‘Industrial revolution’: Australia’s decarbonisation needs rigorous management, thinktank warns
Australia’s biggest polluters need a rigorous emissions reduction regime that avoids exemptions for trade-exposed industries, according to the Grattan Institute, which says decarbonising Australian industry is an “Industrial Revolution against a deadline”.
In a new policy paper released on Monday, Tony Wood, the paper’s lead author, says that the “next Industrial Revolution” for the sector will require the government to implement a range of policies to work towards the net zero by 2050 target while avoiding political opposition and social friction.
“The scale and pace of change required to achieve net zero by 2050 is unprecedented,” Wood says.
“If managed poorly, it will generate social opposition and political friction, which in turn will mean Australia does not capture the large potential benefits of the transition.”
Call for focus on industrial polluters
The report focuses on the need to decarbonise heavy manufacturing and mining, which produce a third of Australia’s carbon emissions. About 80% of industrial emissions are produced by 213 big industrial facilities in Australia.
Government data released last week showed greenhouse gas emissions from heavy industry had risen 25.5% since 2005, largely due to an increase in liquified natural gas exports.
Key among the report’s recommendations are for a revamped safeguard mechanism which would set a limit on carbon emissions for the country’s biggest polluters.
While the Albanese government has committed to reviving the Abbott-era safeguard mechanism to reduce emissions by 5m tonnes each year, it is yet to outline exactly how it will achieve this.
The model proposed by the Grattan Institute urges the government to allow the trading of carbon credits, saying this would give access to the most economic emissions reductions and “allows for greater ambition”.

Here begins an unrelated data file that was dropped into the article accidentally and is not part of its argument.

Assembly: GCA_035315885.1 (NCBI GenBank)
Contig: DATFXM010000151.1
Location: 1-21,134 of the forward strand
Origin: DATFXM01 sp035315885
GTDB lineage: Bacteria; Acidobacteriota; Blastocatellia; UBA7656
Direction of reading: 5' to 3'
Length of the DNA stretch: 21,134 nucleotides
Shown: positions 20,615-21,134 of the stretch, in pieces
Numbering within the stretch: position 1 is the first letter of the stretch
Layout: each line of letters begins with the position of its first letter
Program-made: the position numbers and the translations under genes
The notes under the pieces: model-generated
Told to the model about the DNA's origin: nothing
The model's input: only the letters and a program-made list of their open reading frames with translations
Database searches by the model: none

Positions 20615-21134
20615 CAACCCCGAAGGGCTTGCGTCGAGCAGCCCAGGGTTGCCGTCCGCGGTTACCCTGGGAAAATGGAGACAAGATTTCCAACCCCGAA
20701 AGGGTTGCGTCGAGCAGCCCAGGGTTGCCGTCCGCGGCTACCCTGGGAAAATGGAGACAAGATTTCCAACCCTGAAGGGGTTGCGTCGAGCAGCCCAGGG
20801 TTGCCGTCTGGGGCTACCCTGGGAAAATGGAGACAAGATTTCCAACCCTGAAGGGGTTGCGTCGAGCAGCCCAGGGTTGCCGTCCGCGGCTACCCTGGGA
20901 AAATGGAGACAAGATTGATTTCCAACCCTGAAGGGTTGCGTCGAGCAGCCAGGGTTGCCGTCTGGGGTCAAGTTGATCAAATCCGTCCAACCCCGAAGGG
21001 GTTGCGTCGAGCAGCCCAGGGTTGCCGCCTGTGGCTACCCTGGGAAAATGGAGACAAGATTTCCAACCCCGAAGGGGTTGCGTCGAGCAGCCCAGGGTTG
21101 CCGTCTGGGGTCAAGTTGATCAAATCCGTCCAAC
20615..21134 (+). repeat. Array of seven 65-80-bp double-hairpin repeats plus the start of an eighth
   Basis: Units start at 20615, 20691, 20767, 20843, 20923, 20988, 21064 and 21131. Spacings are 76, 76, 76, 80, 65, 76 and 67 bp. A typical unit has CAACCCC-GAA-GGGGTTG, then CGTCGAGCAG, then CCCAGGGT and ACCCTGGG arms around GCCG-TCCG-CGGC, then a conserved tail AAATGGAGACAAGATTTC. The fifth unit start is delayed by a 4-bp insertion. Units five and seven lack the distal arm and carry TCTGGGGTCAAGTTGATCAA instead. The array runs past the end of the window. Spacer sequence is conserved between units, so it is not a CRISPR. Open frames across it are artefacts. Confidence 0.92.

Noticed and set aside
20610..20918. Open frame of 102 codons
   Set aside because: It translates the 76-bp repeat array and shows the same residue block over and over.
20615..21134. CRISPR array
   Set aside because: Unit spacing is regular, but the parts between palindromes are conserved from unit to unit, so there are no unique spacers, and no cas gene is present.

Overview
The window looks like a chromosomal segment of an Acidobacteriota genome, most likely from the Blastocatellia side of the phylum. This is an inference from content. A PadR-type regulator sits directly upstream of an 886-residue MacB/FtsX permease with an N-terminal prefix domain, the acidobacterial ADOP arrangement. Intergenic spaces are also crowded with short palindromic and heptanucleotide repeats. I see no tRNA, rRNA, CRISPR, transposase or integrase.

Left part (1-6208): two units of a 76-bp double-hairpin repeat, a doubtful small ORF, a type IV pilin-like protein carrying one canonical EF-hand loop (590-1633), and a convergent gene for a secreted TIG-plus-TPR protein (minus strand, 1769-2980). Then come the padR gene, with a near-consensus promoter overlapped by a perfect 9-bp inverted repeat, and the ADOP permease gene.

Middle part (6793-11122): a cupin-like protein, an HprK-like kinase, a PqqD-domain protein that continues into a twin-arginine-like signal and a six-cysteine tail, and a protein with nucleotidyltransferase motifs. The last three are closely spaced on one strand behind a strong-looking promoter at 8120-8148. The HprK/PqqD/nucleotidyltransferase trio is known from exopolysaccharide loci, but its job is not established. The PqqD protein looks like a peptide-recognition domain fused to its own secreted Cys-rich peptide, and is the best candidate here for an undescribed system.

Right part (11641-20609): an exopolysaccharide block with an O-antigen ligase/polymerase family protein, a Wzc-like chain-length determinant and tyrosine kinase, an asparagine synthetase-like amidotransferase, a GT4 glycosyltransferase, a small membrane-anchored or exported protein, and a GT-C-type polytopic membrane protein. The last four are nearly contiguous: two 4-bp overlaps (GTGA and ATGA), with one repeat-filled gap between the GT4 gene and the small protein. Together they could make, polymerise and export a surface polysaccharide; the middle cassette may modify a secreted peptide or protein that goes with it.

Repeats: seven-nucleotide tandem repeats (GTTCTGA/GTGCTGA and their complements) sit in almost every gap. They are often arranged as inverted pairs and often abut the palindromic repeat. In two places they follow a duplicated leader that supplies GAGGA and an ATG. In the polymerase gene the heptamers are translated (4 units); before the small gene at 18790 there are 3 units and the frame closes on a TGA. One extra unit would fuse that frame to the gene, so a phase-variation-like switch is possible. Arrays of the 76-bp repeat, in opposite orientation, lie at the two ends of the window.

In a recommendation already being resisted by some industrial polluters, the report also urges the government not to exempt or shield trade-exposed industries from complying with the new safeguard mechanism, saying it could ultimately increase costs and “push effort on to other sectors of the economy such as agriculture and households”.
“If the government wants to provide assistance with structural adjustment, this should be done outside the Safeguard – for example, through the National Reconstruction Fund,” the report states.
The report also advocates for the mechanism to have stricter thresholds for new entrants and to continually revise down the emissions limit as companies improved their performance.
It currently applies to companies producing more than 100,000 tonnes of carbon emissions annually.
Wood also finds that many government programs and policies may “inadvertently” be pushing emissions up because they were designed before the commitment to net zero was made.
“Beginning with their largest programs, governments should immediately begin reviewing policies that assist the industrial sector and where necessary redesign them to avoid locking in higher-emissions processes and practices.”
Fossil fuel subsidies ‘inefficient and wasteful’